Jessica Meir studies animals in extreme situations, such as elephant seals that dive nearly a mile deep in the ocean and geese that fly as high as airliners over the Himalayan mountains.
Her next subject could be human beings living in the extreme conditions of outer space.
The 35-year-old scientist from Maine is among eight people who were selected from a pool of more than 6,000 applicants to be trained as astronauts. The selections for the training class, NASA’s first in four years, were announced Monday.
If she successfully completes her two years of intense training, Meir could join Chris Cassidy, the only active astronaut from Maine. Cassidy, who is aboard the International Space Station, grew up in York.
Meir, who grew up in Caribou and now lives in Somerville, Mass., will move to Texas this summer to begin a two-year training program at the Johnson Space Center in Houston.
Although there are no guarantees that she will be assigned to a space mission, she hopes to make it to the space station or perhaps a near-Earth asteroid, which could serve as staging area for a trip to Mars.
“It’s amazing to realize this dream you have been thinking about for so long actually comes true,” she said Tuesday in a telephone interview.
As the youngest of five children in a family of competitive overachievers, Meir was always trying to catch up to her brothers and sisters, said her mother, Ulla-britt Meir, who lives in Cape Elizabeth with Meir’s father, Josef Meir.
Jessica Meir was the valedictorian of the Class of 1995 at Caribou High School, earned a bachelor’s degree from Brown University in Rhode Island, got a master’s degree in space science at the International Space University in France and worked on human physiology experiments at the Johnson Space Center.
After getting her Ph.D. from the Scripps Institute of Oceanography at the University of California in San Diego, Meir investigated the low-oxygen tolerance of high-flying bar-headed geese as a researcher at the University of British Columbia.
The geese migrate twice a year over the world’s tallest mountains, the Himalayas. To study them, Meir trained bar-headed geese to fly in a wind tunnel while they wore masks and little backpacks with data monitoring equipment.
To do that, she raised a group of birds so they saw her as their mother. They followed her around campus, first as Meir walked, then as she rode a bicycle, and then as she rode a motor scooter, said Bill Milsom, who heads the zoology department at the University of British Columbia.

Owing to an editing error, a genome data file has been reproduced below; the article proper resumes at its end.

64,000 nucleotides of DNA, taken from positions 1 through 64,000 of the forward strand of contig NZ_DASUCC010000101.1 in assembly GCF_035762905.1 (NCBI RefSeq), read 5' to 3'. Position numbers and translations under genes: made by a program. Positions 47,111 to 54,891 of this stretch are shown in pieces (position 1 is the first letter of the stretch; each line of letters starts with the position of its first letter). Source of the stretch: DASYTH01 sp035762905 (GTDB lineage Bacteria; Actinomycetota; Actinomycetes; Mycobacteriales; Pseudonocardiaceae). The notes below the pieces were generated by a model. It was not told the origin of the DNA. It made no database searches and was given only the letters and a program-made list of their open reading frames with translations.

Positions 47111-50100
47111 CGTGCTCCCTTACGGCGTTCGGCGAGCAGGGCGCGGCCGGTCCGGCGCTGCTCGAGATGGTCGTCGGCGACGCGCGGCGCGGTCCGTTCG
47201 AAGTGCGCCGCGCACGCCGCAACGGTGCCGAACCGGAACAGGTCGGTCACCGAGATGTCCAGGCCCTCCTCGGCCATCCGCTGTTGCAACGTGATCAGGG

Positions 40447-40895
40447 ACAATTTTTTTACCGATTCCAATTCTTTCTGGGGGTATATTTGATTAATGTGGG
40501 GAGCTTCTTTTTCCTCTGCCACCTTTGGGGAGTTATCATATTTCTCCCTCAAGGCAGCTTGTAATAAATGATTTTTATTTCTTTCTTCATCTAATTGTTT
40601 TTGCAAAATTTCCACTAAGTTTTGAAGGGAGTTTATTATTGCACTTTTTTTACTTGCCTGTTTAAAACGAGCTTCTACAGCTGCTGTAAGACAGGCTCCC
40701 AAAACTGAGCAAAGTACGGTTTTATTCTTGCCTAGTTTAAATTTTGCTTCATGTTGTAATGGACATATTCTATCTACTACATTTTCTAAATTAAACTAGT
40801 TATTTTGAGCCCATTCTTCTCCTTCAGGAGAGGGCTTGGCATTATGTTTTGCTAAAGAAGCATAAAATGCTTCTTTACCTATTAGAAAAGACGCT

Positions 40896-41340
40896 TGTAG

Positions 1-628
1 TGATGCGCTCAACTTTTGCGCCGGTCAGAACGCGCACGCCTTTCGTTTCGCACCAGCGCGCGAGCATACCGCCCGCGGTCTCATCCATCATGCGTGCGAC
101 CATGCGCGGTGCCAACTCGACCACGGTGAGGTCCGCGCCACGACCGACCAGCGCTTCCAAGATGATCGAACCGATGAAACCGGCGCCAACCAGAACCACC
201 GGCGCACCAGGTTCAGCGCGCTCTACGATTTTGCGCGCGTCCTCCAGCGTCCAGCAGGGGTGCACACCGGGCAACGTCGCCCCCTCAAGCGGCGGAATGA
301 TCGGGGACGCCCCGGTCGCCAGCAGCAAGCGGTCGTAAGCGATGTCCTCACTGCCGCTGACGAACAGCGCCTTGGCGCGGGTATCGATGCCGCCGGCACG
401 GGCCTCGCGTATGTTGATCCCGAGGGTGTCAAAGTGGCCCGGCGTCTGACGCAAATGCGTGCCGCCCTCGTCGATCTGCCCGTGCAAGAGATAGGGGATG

By reducing the oxygen in the wind tunnel, Meir was able to determine how little oxygen the geese needed, even for strenuous physical activity.
The three-year project, which ended last year, required a researcher with a lot of patience, Milsom said.
“Jessica is incredibly bright, very determined, and she is very organized and efficient,” he said.
Meir has done extensive field work in Antarctica, studying how penguins function during deep dives.
Meir is also a scuba diver and an airplane pilot. She has experienced weightlessness while flying in NASA’s high-altitude training aircraft, nicknamed the “vomit comet.”
She now works as an assistant professor at Harvard Medical School, doing research at Massachusetts General Hospital in Boston.
Talk about the right stuff. If her resume appears ready-made for NASA, that’s no accident.
Meir has dreamed of being in space since she was in first grade, when she drew a picture of an astronaut to illustrate what she wanted to be when she grew up.
And she’s cool under pressure, her mother said. When she was a senior at Brown, she went paragliding off the Florida coast and the line broke. Meir descended to a tiny island and landed in a tree.
The captain found her hanging a few feet above the ground, said Ulla-britt Meir.
He said, “What are you going to be when you grow up?’ ” She said, ‘I want to be an astronaut.’ He said, ‘You passed the test.’ “
In two years of astronaut boot camp, candidates are schooled in space station systems, Earth sciences, meteorology, space science and engineering. Meir also will learn Russian so she can speak to the cosmonauts on the space station.
She also will train in land and water survival, aircraft operations and scuba diving.
Once her training is complete, she’ll be given mission.
Because NASA is so selective in choosing astronaut candidates, almost all of them make it through the training program.
Ulla-britt Meir said she won’t let her worries stop her daughter. “You have to fulfill your dream,” she said. “There is risk in everything. But that’s what she wants to do. We always support her.”
Tom Bell can be contacted at 274-0787 or at: